Fama Doesn’t Deserve a Nobel Prize?

/Fama Doesn’t Deserve a Nobel Prize?

Fama Doesn’t Deserve a Nobel Prize?

By | 2017-08-18T17:05:11+00:00 January 17th, 2014|Behavioral Finance|7 Comments
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(Last Updated On: August 18, 2017)

Marty Whitman makes a bold statement in his recent letter:

“I am disappointed that a Nobel Prize was awarded to Eugene Fama, who studies only markets and prices; and whom, I daresay, does not focus on Form 10-Ks or the footnotes to a corporation’s audited financial statements.”

Marty makes goes on to convey the message that he is able to identify inefficiency in the market because he does so much “homework” and analysis. In other words, his skill is much higher than that of other market participants.

Great story, Marty, but let’s analyze the evidence.

Larry Swedroe has a sweet counterattack to Marty’s claim. First, a comparison against Third Avenue Value Fund and the DFA Large Cap Value Fund, which uses simple quant methods to trade value:

The Third Avenue Value Fund (TAVFX) is a global fund that Morningstar classifies as large value. Thus, we can compare its returns with those of the DFA Large Cap Value Fund (DFLVX) and the DFA International Value Fund (DFIVX). TAVFX had annualized returns of 7.50 percent, while the two DFA funds returned 7.67 percent and 7.47 percent, respectively.

So Marty roughly generates what the braindead DFA Large Cap Value Fund generates. Marty does a lot of homework; DFA sorts stocks on book-to-market. Their performance is the same. The market may not be efficient (depending on your beliefs about the value factor), but it is certainly competitive when it comes to accessing the “value factor.”

What about Marty’s bread and butter Small Cap Value Fund?

We now turn to the performance of the Third Avenue Small Cap Value Fund (TASCX). Over the 15-year period, it had annualized returns of 9.13 percent. DFA’s Small Cap Value Fund (DFSVX) returned 11.90 percent, outperforming TASCX by 2.77 percentage points per year. I would add that while TASCX is mostly a domestic fund, it does have the freedom to buy international stocks. Morningstar showed that non-U.S. stocks currently made up about 6 percent of the fund’s holdings.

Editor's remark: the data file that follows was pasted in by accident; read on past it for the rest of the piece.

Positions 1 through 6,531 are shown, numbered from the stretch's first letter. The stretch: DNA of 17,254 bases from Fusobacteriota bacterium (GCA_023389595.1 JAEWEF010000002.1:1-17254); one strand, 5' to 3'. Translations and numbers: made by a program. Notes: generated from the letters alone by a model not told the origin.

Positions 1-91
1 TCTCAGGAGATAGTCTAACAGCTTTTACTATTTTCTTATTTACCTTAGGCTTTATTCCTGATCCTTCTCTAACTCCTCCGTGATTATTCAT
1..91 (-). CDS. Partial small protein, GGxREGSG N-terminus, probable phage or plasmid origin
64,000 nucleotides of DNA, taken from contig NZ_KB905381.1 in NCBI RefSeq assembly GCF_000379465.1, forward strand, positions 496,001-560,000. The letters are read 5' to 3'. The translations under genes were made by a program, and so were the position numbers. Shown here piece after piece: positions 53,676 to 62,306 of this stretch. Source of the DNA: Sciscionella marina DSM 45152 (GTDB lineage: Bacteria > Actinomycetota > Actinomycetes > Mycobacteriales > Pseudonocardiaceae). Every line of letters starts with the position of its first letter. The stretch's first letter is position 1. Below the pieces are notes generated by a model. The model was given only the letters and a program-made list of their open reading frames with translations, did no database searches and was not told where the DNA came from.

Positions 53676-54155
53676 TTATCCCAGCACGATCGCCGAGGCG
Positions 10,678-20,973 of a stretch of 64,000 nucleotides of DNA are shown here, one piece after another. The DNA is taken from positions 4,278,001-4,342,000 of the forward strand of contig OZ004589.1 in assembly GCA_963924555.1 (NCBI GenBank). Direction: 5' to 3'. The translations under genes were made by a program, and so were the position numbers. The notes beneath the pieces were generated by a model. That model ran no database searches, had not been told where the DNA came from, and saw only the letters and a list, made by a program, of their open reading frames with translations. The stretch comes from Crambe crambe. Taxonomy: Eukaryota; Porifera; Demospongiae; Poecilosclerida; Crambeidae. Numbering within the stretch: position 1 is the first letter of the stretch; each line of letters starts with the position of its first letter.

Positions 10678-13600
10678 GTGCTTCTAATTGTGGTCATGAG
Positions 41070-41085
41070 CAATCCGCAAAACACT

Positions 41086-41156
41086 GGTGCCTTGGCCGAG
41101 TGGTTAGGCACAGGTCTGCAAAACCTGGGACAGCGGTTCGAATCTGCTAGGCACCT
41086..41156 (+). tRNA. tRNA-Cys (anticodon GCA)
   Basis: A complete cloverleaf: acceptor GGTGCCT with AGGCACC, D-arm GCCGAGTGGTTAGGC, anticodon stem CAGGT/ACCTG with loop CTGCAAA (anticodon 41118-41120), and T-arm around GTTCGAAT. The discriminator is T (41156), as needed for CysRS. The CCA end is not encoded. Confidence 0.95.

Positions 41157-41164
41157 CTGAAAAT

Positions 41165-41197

Larry’s article goes on with examples that highlights the irony of Marty’s comments. Enjoy…


Maybe Whitman is just mad because he’s getting beat by Fama in the marketplace?

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After serving as a Captain in the United States Marine Corps, Dr. Gray earned a PhD, and worked as a finance professor at Drexel University. Dr. Gray’s interest in bridging the research gap between academia and industry led him to found Alpha Architect, an asset management that delivers affordable active exposures for tax-sensitive investors. Dr. Gray has published four books and a number of academic articles. Wes is a regular contributor to multiple industry outlets, to include the following: Wall Street Journal, Forbes, ETF.com, and the CFA Institute. Dr. Gray earned an MBA and a PhD in finance from the University of Chicago and graduated magna cum laude with a BS from The Wharton School of the University of Pennsylvania.
  • Aaron

    It’s definitely a punch in the gut when you realize a quant portfolio of stocks can do the same, or better, than individual stock picking. I’ve noticed the same thing on the momentum side. I can make a portfolio of momentum stocks that performs the same (at least on the return side) as I can individually picking out big growth stocks ala William O’Neil’s CANSLIM method.

    Most of the guys that are drastically outperforming simple quant strategies are using leverage to do it. Nothing against that, as intelligently using leverage without blowing up is nothing to sneeze at.

  • Al

    Can you clarify how economists measure skill? In colloquial usage, I might define skill as some outperformance relative to the mean, or adherence to some proven methodology, even if overall performance isn’t great. So, skilled would imply “skilled at…” But, you seem to be using skill like a residual term. If you can explain it, then it isn’t skill? Is this a term of art amongst economists, or is it discussion specific?

  • Al, great question. Economists like to measure skill via “alpha” which is essentially the intercept in a multiple regression where the y variable is excess returns on a strategy and there are a laundry list of “risk factors” as x variables. Understanding the distinction between skill/risk is a very interesting thing to discuss as an academic subject, but I doubt anyone will figure it out anytime soon.

    Here is how I think about “value-add” or “skill” in the investments industry: 1) identify what returns one can get for free (or very low cost) 2) identify the ‘free’ factors in which a manager is correlated 3) a manager has value-add if you can’t get all his/her return for free. For example, Manager A is a fundamental stock picker that equal weights a portfolio of 50 selected securities under $500mm. I can basically create an equal-weight portfolio of 50 low p/e stocks under $500mm. Let’s call is XYZ portfolio. If Manager A earns 20% and XYZ earns 25%, Manager A has not created any value add. If A earns 30% and XYZ earns 25%, you could argue they added 5%. Is that 5% skill? Well, I can’t get it for free and I’m probably going to be willing to pay for access to the 5% I can’t get for free, so I guess you could call that skill…

  • Al

    Thank you for the clear answer and thought provoking answer.